We live if rivers live | 2019-02-16 | daily-sun.com

We live if rivers live

    16 February, 2019 12:00 AM printer

This only means that we will die with the deaths of the rivers. Yes, this is how our life, ecology and the economy and, to some extent, our culture are integrally bound up with the life of the rivers. Being a delta, our country is a product of the river system on the northern coast of the Bay of Bengal. And the bigger is the delta, the greater is the contribution of the rivers to the geophysical formation of the land. The three mighty rivers namely the Ganges, the Brahmaputra and the Meghna, along with hundreds of their tributaries flowed over millions of years over the region, carried immense quantities of silt and deposited them over the entire region and thus gave rise to the largest delta in the world.

Due to the hot and humid weather and availability of sweet water round the year, a distinct type of flora and fauna developed over the land and shaped the economy of the people living here. In addition to these, the complex river network also served as a communication system and provided people with immense quantities of fish as the highest source of animal protein.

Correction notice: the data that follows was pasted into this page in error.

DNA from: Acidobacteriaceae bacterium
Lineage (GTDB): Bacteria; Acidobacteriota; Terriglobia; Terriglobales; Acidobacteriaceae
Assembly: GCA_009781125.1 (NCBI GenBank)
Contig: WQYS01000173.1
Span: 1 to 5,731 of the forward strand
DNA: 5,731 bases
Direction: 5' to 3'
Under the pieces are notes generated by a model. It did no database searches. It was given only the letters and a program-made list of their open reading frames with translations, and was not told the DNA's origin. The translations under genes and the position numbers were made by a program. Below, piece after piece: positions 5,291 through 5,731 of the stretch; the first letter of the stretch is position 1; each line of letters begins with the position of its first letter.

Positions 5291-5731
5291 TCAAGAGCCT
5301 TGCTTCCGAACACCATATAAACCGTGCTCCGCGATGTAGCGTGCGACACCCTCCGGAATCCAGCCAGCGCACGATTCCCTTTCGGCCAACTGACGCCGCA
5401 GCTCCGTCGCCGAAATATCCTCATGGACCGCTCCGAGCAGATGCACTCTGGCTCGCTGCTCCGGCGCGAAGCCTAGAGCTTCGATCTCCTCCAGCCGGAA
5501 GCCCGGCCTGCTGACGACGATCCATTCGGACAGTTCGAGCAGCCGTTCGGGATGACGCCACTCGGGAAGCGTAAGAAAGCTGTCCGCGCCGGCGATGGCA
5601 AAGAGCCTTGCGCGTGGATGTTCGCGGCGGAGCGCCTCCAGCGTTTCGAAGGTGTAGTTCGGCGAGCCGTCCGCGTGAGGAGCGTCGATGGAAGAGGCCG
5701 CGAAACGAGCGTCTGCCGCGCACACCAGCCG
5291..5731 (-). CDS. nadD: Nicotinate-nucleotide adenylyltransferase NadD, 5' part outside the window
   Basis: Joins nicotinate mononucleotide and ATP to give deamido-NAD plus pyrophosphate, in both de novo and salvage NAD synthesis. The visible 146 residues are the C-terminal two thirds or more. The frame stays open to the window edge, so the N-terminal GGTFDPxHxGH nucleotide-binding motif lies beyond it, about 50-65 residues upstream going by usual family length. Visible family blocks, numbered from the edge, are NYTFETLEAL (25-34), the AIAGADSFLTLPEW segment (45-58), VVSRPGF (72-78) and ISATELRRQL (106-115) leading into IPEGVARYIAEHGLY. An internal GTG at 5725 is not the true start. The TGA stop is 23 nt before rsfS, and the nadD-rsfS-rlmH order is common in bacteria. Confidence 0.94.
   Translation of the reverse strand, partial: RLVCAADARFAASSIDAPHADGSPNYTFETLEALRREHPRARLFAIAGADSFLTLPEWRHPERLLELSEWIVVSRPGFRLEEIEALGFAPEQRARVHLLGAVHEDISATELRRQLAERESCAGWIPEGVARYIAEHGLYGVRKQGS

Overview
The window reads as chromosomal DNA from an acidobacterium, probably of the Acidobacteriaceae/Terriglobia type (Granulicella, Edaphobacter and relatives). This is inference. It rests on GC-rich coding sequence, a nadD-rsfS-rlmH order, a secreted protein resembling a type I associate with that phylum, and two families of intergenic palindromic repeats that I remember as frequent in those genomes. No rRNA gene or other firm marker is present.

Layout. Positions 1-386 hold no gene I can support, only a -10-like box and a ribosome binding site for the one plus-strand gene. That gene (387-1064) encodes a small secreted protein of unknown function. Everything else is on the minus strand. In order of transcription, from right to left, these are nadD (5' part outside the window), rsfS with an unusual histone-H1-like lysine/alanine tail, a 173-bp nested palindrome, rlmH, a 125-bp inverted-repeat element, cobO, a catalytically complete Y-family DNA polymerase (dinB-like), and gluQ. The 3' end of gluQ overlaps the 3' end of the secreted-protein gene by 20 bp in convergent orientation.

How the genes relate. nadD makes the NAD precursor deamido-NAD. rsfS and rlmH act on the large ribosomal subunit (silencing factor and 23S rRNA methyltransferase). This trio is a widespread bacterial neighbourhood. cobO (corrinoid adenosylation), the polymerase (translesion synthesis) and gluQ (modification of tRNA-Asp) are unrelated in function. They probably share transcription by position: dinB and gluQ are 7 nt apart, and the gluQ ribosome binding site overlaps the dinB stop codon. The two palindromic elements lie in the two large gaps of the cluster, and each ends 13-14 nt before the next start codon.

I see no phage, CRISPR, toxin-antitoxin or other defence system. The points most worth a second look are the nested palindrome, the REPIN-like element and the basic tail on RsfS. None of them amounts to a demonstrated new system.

The importance of rivers in our life hardly needs elaboration. In spite of that, we let many of the rivers die and lose navigability under the two-pronged assault from nature and human beings. The four rivers around the city and the other that flows by the port city are the best examples of our sheer negligence and cruelty to rivers. The result is, despite the highest percentage of water bodies per unit area, we are now overwhelmingly dependent on ground water for irrigation and drinking. Our ecology and environment as well as the livelihood are now hit hard by the moribund condition of the rivers. Reclamation of the entire river system is the only way out.

That the government is going to chalk out a long-term master plan not only for retaining the five important rivers that supply lifeblood to the capital and the port city but also for many other rivers across the country is a good piece of news. But mere eviction of the encroachers is far from enough to achieve the objectives; all the major rivers should be brought back to life through regular dredging and other necessary measures.


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